David Foster Wallace: Reflecting on the late author
The following remembrance of DFW will run in this week’s issue of the magazine; the PopWatch editors asked if they could reprint it here, and I said of course, of course, of course. Though this blog already ran one In Memorium post — Wook Kim’s words from the weekend are here — the man deserves as much remembering as there are minds to do so. Please feel free to use the comment board to share your thoughts, and your favorite DFW works.
On Sept. 12, Infinite Jest author David Foster Wallace hanged himself in his Claremont, Calif., home. His body was found by his wife, Karen. According to statements James Wallace made to The New York Times, his son’s antidepressants had failed; he tried electroconvulsive therapy this summer, but “just couldn’t stand it anymore.” Wallace was 46.
Thus is now writ the far-too-brief denouement to the life of an incomparably curious, challenging, cultish, brilliant American voice. “He was the best of our generation,” novelist Richard Powers told the AP; the shock of his passing was felt by countless peers. Over the course of nine books—fiction and nonfiction—Wallace carved an indelible spot in the literary canon, elevated the game of friends like Jonathan Franzen, Dave Eggers, and George Saunders, and, as a college professor, helped shape a new wave of writers. He may have borrowed the title of his 1996 masterpiece, Infinite Jest, from the “Alas, poor Yorick…” speech in Hamlet, but it could be argued that the play’s most Wallace-appropriate quote is not the one about the skull. Try Act II, Scene II: “Words, words, words.”
From the 1,079 dystopian pages of Jest to the infamous “Consider the Lobster”—a colossal treatise on the morality of eating said crustaceans delivered in 2004 to the unsuspecting editors of Gourmet magazine, who’d really just asked for a nice story about the Maine Lobster Festival—Wallace spent his career cheerfully disregarding the limitations of the printed page. His fiction, rooted in the postmodern traditions of Thomas Pynchon and Robert Coover, inspired equal parts exhilaration and exasperation. By contrast, his nonfiction was hilariously accessible. Wallace was keenly aware of his narrative flailings, and exploited those insecurities to draw the reader in; he began sentences with informalities like “And so but then,” slathered his text in footnotes, fetishized abbreviation. “He didn’t really study a subject so much as absorb it,” says Josh Dean, who edited Wallace’s piece on tennis star Roger Federer for The New York Times’ Play magazine. As his longtime Little, Brown editor Michael Pietsch puts it, to read Wallace’s work is to discover “how many pleasures he can cram into a sentence.”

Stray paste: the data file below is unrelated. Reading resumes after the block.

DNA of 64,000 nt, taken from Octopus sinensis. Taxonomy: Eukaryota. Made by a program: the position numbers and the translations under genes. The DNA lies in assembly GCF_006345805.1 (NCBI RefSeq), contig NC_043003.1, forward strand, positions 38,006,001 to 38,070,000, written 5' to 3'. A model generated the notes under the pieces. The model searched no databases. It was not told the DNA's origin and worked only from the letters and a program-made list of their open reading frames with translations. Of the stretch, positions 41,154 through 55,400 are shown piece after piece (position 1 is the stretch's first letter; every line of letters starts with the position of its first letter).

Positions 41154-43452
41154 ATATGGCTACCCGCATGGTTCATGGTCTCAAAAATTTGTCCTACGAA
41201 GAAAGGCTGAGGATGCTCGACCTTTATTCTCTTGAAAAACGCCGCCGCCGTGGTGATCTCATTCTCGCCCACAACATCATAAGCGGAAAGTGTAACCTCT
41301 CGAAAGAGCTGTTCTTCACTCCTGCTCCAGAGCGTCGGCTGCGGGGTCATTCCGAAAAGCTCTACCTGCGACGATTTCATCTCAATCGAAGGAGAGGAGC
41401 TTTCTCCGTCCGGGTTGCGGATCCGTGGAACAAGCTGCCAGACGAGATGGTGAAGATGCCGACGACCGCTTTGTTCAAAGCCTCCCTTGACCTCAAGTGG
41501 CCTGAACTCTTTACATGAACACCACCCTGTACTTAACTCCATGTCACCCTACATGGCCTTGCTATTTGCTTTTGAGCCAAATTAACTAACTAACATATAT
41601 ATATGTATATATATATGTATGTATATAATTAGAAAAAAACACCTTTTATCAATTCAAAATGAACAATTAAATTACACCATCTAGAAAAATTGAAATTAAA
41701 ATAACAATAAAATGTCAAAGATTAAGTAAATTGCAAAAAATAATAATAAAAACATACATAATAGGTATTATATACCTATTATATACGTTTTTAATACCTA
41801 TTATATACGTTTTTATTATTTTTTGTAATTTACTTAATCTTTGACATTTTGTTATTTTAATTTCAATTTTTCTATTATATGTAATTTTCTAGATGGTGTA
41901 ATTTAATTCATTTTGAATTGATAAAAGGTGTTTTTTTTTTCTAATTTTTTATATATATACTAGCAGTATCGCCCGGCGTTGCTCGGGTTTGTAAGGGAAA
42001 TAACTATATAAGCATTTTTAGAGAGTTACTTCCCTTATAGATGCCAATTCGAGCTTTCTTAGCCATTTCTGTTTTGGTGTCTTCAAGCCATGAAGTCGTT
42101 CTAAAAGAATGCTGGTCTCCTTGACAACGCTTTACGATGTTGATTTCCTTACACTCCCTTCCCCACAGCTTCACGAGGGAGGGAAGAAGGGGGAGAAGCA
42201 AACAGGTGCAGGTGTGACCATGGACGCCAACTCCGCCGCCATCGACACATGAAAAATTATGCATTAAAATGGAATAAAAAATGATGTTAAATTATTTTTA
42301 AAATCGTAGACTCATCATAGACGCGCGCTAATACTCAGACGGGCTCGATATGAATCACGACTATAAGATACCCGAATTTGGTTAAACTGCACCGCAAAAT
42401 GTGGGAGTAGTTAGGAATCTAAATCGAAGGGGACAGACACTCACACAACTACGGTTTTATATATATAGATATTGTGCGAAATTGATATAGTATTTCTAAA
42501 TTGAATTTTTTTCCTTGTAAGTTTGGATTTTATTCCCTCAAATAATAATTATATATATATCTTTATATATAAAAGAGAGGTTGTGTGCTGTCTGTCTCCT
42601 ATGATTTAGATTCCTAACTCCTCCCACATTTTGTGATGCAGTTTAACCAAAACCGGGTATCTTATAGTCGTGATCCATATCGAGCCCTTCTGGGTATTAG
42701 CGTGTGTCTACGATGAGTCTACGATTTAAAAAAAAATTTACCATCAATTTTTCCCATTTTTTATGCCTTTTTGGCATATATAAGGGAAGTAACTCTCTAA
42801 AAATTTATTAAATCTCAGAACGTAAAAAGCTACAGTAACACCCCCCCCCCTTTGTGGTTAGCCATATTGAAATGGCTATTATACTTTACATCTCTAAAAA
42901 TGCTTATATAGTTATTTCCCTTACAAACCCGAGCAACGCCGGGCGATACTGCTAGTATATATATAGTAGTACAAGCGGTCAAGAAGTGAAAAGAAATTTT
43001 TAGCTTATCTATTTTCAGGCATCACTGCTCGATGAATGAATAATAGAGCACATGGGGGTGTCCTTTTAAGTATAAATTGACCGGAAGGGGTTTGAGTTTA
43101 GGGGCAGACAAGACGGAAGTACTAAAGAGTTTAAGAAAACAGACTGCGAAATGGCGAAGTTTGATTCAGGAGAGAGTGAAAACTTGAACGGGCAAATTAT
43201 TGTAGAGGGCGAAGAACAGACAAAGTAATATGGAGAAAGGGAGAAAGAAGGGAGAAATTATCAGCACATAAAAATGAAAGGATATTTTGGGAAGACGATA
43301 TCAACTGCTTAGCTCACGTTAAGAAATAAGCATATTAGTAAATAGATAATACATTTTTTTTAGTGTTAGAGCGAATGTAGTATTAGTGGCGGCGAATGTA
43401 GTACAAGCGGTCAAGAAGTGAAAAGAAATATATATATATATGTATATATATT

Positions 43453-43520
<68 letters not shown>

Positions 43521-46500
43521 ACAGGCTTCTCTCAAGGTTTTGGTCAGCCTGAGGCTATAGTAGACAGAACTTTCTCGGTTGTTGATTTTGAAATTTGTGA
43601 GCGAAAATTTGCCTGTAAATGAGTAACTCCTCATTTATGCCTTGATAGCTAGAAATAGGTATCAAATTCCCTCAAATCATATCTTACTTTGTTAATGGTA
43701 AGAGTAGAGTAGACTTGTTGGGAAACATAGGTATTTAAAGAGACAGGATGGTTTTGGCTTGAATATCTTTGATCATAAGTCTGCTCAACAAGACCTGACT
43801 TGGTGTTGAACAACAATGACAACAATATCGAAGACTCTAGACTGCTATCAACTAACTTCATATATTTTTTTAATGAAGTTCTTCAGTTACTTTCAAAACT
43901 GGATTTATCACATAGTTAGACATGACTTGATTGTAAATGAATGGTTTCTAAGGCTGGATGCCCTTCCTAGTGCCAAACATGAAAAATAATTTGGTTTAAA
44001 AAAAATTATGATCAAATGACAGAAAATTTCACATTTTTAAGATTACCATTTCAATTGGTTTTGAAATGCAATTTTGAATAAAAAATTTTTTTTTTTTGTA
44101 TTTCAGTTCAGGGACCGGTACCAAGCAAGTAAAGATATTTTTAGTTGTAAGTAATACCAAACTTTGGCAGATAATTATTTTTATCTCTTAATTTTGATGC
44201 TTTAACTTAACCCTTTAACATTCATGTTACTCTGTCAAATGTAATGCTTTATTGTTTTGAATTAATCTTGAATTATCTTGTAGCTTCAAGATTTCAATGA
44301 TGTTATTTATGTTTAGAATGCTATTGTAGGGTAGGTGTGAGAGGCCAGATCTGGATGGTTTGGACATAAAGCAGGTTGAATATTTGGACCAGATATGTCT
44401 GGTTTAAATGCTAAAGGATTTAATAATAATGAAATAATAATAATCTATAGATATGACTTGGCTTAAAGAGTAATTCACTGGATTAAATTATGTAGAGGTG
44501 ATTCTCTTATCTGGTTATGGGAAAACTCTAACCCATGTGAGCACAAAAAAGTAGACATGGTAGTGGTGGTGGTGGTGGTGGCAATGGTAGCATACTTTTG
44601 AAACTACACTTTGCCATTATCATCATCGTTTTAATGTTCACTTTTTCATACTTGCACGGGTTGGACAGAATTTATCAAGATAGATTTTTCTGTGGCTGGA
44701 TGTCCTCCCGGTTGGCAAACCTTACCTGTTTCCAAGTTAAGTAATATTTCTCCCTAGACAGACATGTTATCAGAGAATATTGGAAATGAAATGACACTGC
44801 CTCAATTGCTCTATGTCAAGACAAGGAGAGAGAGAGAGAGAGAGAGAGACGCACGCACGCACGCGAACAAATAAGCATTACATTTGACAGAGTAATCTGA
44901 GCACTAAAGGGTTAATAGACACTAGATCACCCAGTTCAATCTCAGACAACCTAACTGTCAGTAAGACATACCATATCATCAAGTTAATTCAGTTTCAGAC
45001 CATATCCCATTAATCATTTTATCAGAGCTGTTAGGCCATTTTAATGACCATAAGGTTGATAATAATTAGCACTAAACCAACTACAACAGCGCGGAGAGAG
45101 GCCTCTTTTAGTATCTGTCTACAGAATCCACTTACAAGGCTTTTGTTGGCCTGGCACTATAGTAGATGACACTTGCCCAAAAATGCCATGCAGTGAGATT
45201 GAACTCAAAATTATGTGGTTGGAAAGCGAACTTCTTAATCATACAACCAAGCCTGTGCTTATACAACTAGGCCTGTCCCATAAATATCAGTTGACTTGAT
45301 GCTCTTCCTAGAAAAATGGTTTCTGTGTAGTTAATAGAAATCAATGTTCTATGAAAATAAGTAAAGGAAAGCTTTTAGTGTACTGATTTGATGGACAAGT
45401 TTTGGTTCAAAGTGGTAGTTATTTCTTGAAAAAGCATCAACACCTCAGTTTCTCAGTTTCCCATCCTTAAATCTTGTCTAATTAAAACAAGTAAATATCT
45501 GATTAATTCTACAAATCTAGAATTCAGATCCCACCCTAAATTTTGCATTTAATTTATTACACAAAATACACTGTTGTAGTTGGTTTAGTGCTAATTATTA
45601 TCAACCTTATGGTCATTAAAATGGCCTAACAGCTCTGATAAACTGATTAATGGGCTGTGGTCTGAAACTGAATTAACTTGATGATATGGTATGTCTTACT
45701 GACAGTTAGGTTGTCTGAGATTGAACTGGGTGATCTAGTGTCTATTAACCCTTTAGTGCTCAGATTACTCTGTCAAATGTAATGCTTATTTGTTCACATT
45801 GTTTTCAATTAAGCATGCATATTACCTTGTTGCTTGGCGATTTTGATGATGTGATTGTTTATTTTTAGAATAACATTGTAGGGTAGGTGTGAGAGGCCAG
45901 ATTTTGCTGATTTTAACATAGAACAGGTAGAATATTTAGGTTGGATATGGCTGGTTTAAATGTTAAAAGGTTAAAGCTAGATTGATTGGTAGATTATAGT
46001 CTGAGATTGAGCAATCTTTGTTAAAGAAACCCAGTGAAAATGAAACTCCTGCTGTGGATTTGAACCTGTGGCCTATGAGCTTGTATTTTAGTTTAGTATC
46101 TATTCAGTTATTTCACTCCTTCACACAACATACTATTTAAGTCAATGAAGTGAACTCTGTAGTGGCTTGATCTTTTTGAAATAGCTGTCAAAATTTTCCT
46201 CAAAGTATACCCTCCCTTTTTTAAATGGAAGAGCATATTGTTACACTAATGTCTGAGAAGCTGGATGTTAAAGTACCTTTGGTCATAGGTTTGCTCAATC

The son of a philosophy professor and an English teacher, Wallace was raised in Champaign, Ill., and graduated from Amherst College in 1985 with a degree in philosophy. One of his senior theses resulted in 1987’s The Broom of the System, which Wallace once referred to as a “sensitive little self-obsessed bildungsroman”; indeed, the book’s kooky plot is less significant than its author’s relationship with the power of language, as embodied in a protagonist increasingly convinced she’s nothing but a character in someone else’s stories.
In an era of confessional tell-alls, exploring his fear of becoming “a linguistic construct” was the closest Wallace ever came to outright memoir. Instead, it was Jest—surely the most beloved three-pound book ever written about a tennis academy, a halfway house, wheelchair-bound Canadian terrorists, and a videotape so entertaining that it literally amuses its viewers to death—that cemented his status as literary superstar. The role was a horrid fit. Wallace rarely appeared in public without sporting a do-rag; he loved chewing tobacco, hated being on TV, and made decisions based on the needs of his dogs. “He was uncomfortable with praise,” says Pietsch. “But he was incredibly easy to talk to, as unassuming as a human being could be.” He’d also no doubt be mortified by anyone pawing through his oeuvre to determine where the trickle of dark water became a flood. Yet clues exist, in “The Depressed Person,” “Good Old Neon,” even his intro to The Best American Essays 2007, where he refers to the sound of U.S. culture as an “abyss” of “Total Noise.” That the writers in this collection all carry a bit of DFW DNA is not much consolation.
In 2005, Wallace addressed the graduating class of Kenyon College with the following: “Learning how to think really means learning how to exercise some control over how and what you think…being conscious and aware enough to choose what you pay attention to…how you construct meaning from experience. Because if you cannot exercise this kind of choice in adult life, you will be totally hosed.”
The best of our generation is not a phrase to be flung about willy-nilly, but w/r/t David Foster Wallace it feels earned. Our current fascination with Twittering and whatnot may have antiquated his predilection for infinity, but Wallace’s ability to parse the minutiae of modern life continues to be what the Total Noise of our world so desperately needs. Now, in his absence, we must teach ourselves not just how to write, or to think, but to see.
addCredit(“David Foster Wallace: Steve Liss/Time Life Pictures/Getty Images”)